Since they were invented 50 years ago, lasers have become extraordinarily commonplace. Anyone with a few dollars to spare can get themselves a laser pointer, and every CD, DVD or Blu-ray player uses a laser to read the bits encoded on discs. (It goes without saying that the same is true of those old LaserDisc players.) Just about everyone knows how lasers work, at least on the most superficial level—a concentrated beam of light comes out when energy goes in.

But what if that same process could be run in reverse, like a movie run backward? Last year, a group of physicists at Yale University proposed a way to do just that with something called a time-reversed laser. Such a device, which some have described with the 007-appropriate "anti-laser," completely swallows light to produce heat or electricity using an optical cavity that absorbs rather than amplifies light. In other words, energy comes out when light goes in. Now the same researchers, along with two other Yale colleagues, have actually managed to build an anti-laser, which absorbs more than 99 percent of the light striking it and converts it to thermal energy. They reported the advance in the February 18 issue of Science.

But the anti-laser does not work for any old light source; the absorption is specific to narrow frequencies of so-called coherent light—light whose waves are synchronized—which is what an ordinary laser emits. (Put another way, the technology does not make for more efficient solar cells that could absorb all of the sun's full-spectrum energy.)

The device sprang from a theoretical inquiry into how lasers of all kinds work, and then how they would work under the condition that physicists call time reversal. "I was saying to colleagues, imagine it the other way around," recalls Yale theoretical physicist Douglas Stone, a co-author of the new study. "You illuminate it with exactly the same light that the laser would emit, and everything would be absorbed at that frequency." Then, Stone says, came the key question: "Wait a second. Could we really do that?"

Partnering with a group of Yale experimentalists led by Hui Cao, the researchers figured out how such an anti-laser might work. By splitting a laser beam and aiming each part onto opposite sides of a polished silicon wafer, the group engineered a system of reflection and interference that traps both beams in the silicon. Unable to escape, they are absorbed and their energy dissipates as heat, and Stone says that with proper engineering electrical output is also possible. Less than 1 percent of the light escapes in the demonstration device; with better lasers, the researchers say, even greater absorption should be possible.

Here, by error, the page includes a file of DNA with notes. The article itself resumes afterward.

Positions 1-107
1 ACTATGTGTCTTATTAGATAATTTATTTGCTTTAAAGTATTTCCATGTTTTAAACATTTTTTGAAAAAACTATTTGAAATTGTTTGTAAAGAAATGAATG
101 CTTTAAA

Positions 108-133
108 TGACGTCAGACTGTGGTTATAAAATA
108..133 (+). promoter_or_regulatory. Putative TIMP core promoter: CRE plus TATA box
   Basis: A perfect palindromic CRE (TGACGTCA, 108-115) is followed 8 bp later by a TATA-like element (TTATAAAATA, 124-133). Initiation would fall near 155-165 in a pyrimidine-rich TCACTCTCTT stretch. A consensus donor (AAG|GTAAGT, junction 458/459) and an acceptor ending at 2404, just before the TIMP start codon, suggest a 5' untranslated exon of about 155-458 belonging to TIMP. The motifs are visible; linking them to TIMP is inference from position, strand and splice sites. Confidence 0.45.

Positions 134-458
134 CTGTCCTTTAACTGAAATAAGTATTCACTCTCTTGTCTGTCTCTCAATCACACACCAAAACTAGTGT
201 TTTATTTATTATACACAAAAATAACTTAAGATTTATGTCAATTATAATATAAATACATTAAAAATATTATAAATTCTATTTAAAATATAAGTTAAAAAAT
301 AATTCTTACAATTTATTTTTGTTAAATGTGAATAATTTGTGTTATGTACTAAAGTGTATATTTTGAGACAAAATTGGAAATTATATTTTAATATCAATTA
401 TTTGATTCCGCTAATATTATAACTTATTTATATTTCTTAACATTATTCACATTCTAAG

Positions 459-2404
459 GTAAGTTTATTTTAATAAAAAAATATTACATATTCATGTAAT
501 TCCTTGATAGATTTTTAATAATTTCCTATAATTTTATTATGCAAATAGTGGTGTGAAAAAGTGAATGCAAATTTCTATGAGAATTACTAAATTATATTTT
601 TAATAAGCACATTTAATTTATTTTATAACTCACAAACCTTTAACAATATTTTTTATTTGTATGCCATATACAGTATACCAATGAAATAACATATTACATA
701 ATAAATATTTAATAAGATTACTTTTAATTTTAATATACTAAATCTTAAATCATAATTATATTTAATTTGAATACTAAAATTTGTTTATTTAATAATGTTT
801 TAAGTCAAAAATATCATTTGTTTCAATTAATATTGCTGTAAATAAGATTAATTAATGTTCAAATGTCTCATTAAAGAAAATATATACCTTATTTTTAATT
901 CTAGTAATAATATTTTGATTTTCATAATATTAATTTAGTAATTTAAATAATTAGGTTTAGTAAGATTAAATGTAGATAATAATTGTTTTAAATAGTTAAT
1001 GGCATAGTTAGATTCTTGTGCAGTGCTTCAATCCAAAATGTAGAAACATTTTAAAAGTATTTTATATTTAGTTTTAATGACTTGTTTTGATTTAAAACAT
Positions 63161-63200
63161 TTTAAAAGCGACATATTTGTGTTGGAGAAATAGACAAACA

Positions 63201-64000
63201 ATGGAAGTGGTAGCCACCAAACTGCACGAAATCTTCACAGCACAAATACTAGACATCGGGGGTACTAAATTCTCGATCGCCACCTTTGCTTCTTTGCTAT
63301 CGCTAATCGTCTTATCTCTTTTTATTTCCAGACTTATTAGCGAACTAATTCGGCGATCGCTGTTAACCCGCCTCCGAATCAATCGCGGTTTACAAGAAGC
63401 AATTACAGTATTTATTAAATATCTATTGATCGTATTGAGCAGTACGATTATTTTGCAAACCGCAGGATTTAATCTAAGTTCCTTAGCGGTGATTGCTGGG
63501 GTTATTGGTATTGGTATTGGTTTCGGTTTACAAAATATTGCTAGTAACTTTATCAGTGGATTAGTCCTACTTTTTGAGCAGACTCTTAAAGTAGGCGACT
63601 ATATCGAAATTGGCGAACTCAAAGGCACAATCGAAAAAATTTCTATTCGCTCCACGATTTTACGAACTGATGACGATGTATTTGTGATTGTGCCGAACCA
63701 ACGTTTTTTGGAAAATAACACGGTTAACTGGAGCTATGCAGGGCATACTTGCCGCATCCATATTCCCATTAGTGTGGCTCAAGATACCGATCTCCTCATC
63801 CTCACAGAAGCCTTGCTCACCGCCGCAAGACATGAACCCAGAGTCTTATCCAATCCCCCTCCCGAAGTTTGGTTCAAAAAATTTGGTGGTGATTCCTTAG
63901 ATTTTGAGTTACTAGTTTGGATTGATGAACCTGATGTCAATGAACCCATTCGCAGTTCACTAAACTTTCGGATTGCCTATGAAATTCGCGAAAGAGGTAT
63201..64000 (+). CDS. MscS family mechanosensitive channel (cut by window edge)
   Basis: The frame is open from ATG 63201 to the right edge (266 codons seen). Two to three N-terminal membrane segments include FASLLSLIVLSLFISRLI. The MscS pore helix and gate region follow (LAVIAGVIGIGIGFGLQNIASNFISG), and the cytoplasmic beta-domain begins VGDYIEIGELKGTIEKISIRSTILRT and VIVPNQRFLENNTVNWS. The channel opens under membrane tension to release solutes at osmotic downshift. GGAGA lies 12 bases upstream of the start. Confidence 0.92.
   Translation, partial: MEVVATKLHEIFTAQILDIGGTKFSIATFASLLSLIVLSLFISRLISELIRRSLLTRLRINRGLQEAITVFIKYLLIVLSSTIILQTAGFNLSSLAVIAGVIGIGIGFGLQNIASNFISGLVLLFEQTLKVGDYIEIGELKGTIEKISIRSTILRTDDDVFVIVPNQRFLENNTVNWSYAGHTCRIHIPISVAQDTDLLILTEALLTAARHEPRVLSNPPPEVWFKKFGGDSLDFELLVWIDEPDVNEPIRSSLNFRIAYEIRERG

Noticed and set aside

Making the beams interfere perfectly so that the silicon wafer traps them both is tricky business, a recipe that requires precisely controlling the two beams' traits. Splitting a single laser beam ensures that both sides of the silicon wafer are illuminated by light with the same wavelength and amplitude, and a delay along one of the beam paths controls the relative phase of the beams—whether waves of the two beams are in step or out of sync. With the right phase shift a material that would ordinarily reflect (like a mirror) or transmit (like a window) more than a third of the incident light suddenly absorbs nearly all of the laser light striking it. "When you get to that special condition, it gets in and bang—it can't get out," Stone says.

A different phase shift does just the opposite, reducing the absorption of the material. In other words, a change to one of the laser beams affects how both beams interact and how much light gets through. "This is really light controlling light," Stone says. "It's a light-controlled switch, and that's pretty new." That switching could be useful for optical circuits, which use light rather than electricity to carry information.

The physical properties of the material help determine which wavelengths of light will be perfectly absorbed; for the initial silicon device the sweet spot is in the near infrared. But Cao says that similar devices could be concocted using the same recipe for visible wavelengths. "If we design our structure correctly, we can do it," she says. "We can adjust the parameters to make this happen at the visible range."

The fact that the anti-laser's absorption is so sensitive to light's properties limits its usefulness as a collector of raw solar energy but could be useful, for instance, in singling out very specific spectral signals. "The simplest thing I can imagine is a detector that is tuned to detect radiation in a noisy environment where there are many frequencies," says Princeton University theoretical physicist Hakan Türeci.

Stefano Longhi, a physicist at the Polytechnic Institute of Milan, says that the research could lead to any number of possible optical wonders. "The experiment is very clean, very impressive," he says. "And one can imagine even more amazing things." One possibility is a material that goes from being transparent to being a perfect absorber, simply by changing the interference pattern of the light that strikes it. Or one could envision a material that can be a spontaneous emitter of light or perfect absorber—both a laser and an anti-laser in one. "This is the first step toward such fascinating interactions of matter and light," Longhi says.